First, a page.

Deferred Loans Drop From Pandemic Peak


The number of deferred loans in Australia has dropped below 300,000—a reduction of almost 70 per cent since reaching a pandemic peak of more than 900,000 earlier this year.

The lion’s share of deferred loans, 803,000, were with Australia’s seven largest banks.

The new data by the Australian Banking Association shows the value of deferred loans by the seven largest banks has now dropped to $86 billion.

This figure peaked at more than $250 billion in June.

Australian Banking Association chief executive Anna Bligh said the figures were an “encouraging sign”.

“Australian banks have played a major role in carrying the economic burden of the pandemic for their customers.

“The good news is that the majority are now bouncing back as they restart their loan repayments.”

The data shows that to 4 November, home loan deferrals by the seven biggest banks are down to around 145,000, a 67 per cent drop from 436,139 in June.

Total business loan deferrals have fallen to less than 73,000 from 228,070 in June, and SME loan deferrals are down to just over 65,000 from 198,262.

The number of loans on hold is expected to further reduce in coming weeks as more reach the end of their six-month deferral period.

Related: Deferrals Mask Covid’s True Hit On Mortgage Arrears

Meanwhile, the central bank expects the unemployment rate to rise further over the coming months to a little below 8 per cent.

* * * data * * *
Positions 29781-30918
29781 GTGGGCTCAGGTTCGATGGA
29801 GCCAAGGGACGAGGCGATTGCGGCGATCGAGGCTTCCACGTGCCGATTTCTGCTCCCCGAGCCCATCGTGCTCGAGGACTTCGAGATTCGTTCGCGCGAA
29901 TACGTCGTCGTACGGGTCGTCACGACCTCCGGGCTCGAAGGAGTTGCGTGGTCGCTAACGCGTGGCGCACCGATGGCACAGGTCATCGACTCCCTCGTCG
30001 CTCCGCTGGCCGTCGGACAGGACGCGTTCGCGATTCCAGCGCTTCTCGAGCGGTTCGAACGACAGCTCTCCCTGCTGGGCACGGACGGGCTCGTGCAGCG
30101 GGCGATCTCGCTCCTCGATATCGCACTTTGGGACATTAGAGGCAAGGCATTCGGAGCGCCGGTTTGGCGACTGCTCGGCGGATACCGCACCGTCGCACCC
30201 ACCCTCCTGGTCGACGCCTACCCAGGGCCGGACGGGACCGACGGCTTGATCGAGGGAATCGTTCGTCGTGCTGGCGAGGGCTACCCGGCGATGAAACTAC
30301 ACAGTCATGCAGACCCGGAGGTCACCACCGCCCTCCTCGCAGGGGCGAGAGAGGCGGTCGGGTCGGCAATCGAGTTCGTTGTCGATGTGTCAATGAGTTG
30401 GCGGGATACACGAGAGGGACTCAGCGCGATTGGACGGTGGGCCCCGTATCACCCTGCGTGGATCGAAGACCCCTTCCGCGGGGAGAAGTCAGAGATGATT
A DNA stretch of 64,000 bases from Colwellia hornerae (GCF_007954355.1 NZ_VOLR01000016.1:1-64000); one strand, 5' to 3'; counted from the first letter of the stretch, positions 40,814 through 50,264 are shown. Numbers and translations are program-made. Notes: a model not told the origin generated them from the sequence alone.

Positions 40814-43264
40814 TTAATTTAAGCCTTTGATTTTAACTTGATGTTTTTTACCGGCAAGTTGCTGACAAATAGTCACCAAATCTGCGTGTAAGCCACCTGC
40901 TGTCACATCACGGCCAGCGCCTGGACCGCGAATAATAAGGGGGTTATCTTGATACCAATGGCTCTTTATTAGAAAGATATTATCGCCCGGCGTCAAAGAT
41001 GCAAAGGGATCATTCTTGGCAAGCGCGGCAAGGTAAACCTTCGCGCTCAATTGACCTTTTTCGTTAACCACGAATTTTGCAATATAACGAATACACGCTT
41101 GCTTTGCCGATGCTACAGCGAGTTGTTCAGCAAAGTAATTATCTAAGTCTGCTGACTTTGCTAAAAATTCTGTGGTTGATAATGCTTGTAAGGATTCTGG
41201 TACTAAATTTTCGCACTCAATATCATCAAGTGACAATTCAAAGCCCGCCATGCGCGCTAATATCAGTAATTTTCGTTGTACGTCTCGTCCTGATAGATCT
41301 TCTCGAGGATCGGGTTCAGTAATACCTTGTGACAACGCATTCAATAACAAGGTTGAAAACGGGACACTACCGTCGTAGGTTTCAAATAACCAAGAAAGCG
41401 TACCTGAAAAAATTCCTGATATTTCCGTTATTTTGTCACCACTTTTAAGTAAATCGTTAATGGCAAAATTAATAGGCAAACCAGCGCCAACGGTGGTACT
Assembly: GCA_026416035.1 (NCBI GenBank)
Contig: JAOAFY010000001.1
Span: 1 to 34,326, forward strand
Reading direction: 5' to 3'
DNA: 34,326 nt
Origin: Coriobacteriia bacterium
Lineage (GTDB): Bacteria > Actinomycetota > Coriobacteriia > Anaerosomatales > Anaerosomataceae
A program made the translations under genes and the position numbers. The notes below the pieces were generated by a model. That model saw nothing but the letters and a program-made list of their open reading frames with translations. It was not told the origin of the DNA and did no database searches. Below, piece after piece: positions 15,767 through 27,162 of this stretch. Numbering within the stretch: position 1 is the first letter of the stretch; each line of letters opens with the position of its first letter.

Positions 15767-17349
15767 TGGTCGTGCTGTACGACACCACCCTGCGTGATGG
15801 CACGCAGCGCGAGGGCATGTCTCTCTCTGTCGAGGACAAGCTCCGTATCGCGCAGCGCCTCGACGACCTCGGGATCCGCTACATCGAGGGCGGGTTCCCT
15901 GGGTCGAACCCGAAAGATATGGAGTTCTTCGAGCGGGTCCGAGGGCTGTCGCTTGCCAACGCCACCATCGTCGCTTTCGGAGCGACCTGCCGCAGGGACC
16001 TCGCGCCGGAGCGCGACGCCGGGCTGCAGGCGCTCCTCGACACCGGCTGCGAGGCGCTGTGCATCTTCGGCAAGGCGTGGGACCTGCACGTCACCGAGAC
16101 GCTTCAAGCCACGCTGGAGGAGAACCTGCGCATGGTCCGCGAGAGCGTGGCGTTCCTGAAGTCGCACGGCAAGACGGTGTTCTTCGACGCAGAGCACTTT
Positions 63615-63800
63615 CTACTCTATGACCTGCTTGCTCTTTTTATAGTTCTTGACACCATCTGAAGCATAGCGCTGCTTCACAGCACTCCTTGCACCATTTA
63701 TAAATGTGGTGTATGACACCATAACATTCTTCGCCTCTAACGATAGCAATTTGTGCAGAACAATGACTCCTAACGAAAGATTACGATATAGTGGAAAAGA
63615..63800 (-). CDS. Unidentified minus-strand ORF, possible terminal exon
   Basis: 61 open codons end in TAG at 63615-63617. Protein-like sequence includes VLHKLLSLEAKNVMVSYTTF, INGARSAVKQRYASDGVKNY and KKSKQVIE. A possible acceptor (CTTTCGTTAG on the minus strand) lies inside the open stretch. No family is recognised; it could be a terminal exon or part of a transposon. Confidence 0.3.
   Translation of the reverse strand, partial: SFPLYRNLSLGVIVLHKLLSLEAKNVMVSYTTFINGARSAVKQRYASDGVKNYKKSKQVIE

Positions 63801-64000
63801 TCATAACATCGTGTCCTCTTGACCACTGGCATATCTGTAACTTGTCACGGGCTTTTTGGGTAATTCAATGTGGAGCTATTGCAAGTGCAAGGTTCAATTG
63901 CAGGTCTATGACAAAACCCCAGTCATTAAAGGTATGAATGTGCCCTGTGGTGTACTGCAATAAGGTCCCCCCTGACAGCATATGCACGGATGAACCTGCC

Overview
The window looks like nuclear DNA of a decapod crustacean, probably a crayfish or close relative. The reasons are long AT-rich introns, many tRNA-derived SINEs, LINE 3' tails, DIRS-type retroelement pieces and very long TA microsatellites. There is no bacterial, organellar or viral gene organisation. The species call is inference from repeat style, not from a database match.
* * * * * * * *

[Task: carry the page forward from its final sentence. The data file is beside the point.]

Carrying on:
In his Monday policy speech, RBA Governor Philip Lowe said that the unemployment rate is currently at 6.9 per cent, with underemployment even higher.

“In our central scenario, we expect it then to start gradually declining, but still be a little above 6 per cent at the end of 2022,” he said.

The latest ABS figures on wage-price growth show record lows.

Australia’s wage price index rose by 0.1 per cent for the quarter and 1.4 per cent over the year, the weakest growth on record, ANZ senior economist Catherine Birch said.

“We continue to expect annual wage growth to slow into 2021 and real wages to fall,” Birch said.

For the second consecutive quarter, private-sector wages increased by a slight 0.1 per cent for the quarter, to 1.2 per cent for the year.

Public sector wages, which held up better in the second quarter, slowed to 0.2 per cent for the quarter and was 1.8 per cent over the year.


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